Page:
Ukraine: Russian stocks plunge to February invasion lows

Russian stocks fell sharply on Monday to attain their lowest level since Feb. 24, the day the primary Russian troops entered Ukraine.

The MOEX Russia Index was down 6.9% by early afternoon in Europe, having fallen as a lot as 7.4% earlier within the session.

Markets in Moscow have been usually decline since President Vladimir Putin introduced a army mobilization final week, setting the Russian financial system on a warfare footing and certain prolonging the battle in Ukraine.

"From a macro perspective, the main implications for Russia's economy could come through additional Western sanctions, increased pressure on the public finances, and greater issues facing Russia's labour supply," Capital Economics Senior Emerging Markets Economist Liam Peach mentioned in a be aware Friday.

Russia referred to as up 300,000 reservists after dropping massive swathes of territory to a shock Ukrainian counteroffensive in current weeks, and the Kremlin is now holding "referendums" in components of japanese Ukraine in a bid to consolidate Russia's presence there.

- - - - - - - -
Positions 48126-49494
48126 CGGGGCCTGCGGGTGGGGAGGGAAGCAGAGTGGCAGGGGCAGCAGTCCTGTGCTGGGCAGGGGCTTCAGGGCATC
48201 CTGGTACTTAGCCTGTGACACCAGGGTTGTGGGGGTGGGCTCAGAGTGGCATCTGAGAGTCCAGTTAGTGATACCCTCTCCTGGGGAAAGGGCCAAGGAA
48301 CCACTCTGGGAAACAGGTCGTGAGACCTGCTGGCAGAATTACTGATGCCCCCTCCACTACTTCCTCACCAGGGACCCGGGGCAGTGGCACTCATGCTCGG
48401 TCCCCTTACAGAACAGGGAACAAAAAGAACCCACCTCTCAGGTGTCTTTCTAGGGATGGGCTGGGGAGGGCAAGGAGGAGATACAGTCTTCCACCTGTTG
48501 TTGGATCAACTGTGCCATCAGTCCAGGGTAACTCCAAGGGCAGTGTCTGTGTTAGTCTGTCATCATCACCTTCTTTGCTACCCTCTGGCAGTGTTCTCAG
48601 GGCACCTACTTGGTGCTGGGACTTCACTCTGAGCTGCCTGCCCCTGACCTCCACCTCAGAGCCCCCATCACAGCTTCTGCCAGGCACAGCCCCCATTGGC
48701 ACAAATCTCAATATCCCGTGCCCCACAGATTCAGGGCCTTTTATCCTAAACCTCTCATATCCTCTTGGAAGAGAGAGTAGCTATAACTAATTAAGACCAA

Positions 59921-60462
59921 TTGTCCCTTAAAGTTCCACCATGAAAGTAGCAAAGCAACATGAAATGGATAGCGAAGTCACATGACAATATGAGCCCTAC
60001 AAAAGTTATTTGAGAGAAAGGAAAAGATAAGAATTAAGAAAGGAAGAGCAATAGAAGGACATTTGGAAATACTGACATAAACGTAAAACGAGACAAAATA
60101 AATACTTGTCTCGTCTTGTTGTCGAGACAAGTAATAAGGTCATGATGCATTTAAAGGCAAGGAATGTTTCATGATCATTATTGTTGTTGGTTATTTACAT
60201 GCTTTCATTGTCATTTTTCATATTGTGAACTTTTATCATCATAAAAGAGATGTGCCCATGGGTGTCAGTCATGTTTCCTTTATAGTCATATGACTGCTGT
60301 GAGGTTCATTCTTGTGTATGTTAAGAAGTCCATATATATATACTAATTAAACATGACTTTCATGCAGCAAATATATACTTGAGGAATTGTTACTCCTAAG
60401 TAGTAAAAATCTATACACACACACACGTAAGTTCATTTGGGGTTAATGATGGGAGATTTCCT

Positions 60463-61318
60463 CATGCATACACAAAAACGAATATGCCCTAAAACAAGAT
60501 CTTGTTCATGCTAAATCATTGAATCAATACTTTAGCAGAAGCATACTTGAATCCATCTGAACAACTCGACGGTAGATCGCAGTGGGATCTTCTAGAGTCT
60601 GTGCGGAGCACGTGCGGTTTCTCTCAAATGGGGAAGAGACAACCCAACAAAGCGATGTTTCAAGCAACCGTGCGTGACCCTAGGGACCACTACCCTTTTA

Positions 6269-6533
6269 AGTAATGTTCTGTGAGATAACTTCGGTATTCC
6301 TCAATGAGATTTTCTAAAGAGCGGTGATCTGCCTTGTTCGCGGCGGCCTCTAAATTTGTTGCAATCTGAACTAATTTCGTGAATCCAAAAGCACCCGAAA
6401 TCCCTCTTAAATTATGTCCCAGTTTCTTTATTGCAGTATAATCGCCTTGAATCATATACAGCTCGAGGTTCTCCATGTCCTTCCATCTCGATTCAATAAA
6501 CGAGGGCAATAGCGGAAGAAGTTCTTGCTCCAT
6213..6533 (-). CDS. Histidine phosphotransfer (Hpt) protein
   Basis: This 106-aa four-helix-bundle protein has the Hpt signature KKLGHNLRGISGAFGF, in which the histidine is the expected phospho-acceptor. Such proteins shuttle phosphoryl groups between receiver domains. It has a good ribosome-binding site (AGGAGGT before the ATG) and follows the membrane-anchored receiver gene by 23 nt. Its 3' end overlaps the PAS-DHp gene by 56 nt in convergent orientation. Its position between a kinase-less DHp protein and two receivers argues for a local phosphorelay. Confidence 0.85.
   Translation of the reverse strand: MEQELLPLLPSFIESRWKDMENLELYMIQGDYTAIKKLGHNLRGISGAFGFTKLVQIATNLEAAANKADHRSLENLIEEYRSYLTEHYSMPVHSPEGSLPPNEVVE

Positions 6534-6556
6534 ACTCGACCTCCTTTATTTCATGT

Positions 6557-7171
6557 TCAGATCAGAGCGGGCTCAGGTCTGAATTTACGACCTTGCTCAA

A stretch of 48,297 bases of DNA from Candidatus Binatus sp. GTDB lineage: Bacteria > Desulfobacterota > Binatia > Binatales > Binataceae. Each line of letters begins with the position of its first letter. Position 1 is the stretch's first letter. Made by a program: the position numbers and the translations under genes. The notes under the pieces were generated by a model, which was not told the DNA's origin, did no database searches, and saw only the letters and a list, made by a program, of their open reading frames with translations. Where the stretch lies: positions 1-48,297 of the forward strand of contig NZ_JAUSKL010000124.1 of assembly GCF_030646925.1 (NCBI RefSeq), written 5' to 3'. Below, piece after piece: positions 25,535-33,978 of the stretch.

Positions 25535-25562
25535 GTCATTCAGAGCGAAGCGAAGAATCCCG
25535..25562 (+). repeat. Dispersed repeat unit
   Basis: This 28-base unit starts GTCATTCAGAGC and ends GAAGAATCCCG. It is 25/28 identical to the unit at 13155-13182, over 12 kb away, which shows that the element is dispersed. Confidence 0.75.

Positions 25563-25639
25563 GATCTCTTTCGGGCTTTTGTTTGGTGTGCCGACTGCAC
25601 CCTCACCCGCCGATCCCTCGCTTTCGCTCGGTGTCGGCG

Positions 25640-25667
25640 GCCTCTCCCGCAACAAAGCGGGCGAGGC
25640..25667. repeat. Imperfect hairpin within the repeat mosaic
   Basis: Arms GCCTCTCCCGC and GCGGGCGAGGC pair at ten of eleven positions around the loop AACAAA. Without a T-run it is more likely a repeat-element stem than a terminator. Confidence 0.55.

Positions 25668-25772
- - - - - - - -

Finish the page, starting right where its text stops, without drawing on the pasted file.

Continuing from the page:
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With some EU member states calling for extra Russian banks to be lower off from the SWIFT funds system, U.S. senators proposing stricter secondary sanctions for the G-7 oil value cap, and speak of EU-wide oil value limits, Peach instructed that the Russia power sector – a key pillar of financial power – may come beneath menace.

"Calling up reservists and prolonging the conflict will come at a cost. Russia's federal budget swung into a large deficit in August and, for the government to maintain its prudent management of the public finances, tax hikes will be needed," Peach mentioned.

The call-up of 300,000 reservists, alongside experiences of many army age residents fleeing the nation to keep away from conscription, may additionally compound Russia's labor provide issues, he instructed.

"Official figures show total outward migration of 216,000 in the first half of the year and unofficial figures put the number closer to half a million," Peach mentioned.

"For a country with a declining working-age population this is a big loss of labour and could stifle Russia's growth prospects in both the short and medium term."

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